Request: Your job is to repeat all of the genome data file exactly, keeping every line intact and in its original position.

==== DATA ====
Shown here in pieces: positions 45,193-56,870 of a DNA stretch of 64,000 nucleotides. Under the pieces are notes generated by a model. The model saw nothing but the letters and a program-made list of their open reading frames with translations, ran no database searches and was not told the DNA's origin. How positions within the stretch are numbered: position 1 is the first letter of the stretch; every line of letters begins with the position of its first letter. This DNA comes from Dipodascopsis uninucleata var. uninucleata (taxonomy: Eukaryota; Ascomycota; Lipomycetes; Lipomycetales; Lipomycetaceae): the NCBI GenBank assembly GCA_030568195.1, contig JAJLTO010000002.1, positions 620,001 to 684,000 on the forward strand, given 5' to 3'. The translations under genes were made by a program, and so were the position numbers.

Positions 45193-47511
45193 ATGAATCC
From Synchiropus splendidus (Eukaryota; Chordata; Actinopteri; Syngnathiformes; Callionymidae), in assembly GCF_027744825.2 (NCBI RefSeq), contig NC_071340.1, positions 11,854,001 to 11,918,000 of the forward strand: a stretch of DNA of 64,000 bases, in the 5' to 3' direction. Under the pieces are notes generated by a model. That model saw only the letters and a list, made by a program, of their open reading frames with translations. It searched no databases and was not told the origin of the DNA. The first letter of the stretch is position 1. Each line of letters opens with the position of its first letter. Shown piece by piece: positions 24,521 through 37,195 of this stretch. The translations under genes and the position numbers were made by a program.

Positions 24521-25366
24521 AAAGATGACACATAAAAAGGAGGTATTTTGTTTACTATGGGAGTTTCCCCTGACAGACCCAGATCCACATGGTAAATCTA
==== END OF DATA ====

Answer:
Shown here in pieces: positions 45,193-56,870 of a DNA stretch of 64,000 nucleotides. Under the pieces are notes generated by a model. The model saw nothing but the letters and a program-made list of their open reading frames with translations, ran no database searches and was not told the DNA's origin. How positions within the stretch are numbered: position 1 is the first letter of the stretch; every line of letters begins with the position of its first letter. This DNA comes from Dipodascopsis uninucleata var. uninucleata (taxonomy: Eukaryota; Ascomycota; Lipomycetes; Lipomycetales; Lipomycetaceae): the NCBI GenBank assembly GCA_030568195.1, contig JAJLTO010000002.1, positions 620,001 to 684,000 on the forward strand, given 5' to 3'. The translations under genes were made by a program, and so were the position numbers.

Positions 45193-47511
45193 ATGAATCC
From Synchiropus splendidus (Eukaryota; Chordata; Actinopteri; Syngnathiformes; Callionymidae), in assembly GCF_027744825.2 (NCBI RefSeq), contig NC_071340.1, positions 11,854,001 to 11,918,000 of the forward strand: a stretch of DNA of 64,000 bases, in the 5' to 3' direction. Under the pieces are notes generated by a model. That model saw only the letters and a list, made by a program, of their open reading frames with translations. It searched no databases and was not told the origin of the DNA. The first letter of the stretch is position 1. Each line of letters opens with the position of its first letter. Shown piece by piece: positions 24,521 through 37,195 of this stretch. The translations under genes and the position numbers were made by a program.

Positions 24521-25366
24521 AAAGATGACACATAAAAAGGAGGTATTTTGTTTACTATGGGAGTTTCCCCTGACAGACCCAGATCCACATGGTAAATCTA